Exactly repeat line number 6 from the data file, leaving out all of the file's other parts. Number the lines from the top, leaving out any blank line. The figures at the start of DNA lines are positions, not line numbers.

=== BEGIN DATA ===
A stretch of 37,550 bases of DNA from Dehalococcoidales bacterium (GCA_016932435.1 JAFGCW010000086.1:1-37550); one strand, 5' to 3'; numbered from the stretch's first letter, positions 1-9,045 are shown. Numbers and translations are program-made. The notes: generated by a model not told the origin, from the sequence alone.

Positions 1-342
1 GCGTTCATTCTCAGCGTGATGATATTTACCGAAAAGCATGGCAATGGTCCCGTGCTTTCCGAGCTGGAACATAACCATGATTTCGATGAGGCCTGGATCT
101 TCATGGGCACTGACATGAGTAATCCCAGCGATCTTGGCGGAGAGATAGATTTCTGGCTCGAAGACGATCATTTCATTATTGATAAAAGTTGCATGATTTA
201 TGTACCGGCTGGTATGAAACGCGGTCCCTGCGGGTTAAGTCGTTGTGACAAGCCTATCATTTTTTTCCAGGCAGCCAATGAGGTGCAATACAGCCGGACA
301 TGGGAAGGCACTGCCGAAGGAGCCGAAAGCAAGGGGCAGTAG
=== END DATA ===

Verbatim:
301 TGGGAAGGCACTGCCGAAGGAGCCGAAAGCAAGGGGCAGTAG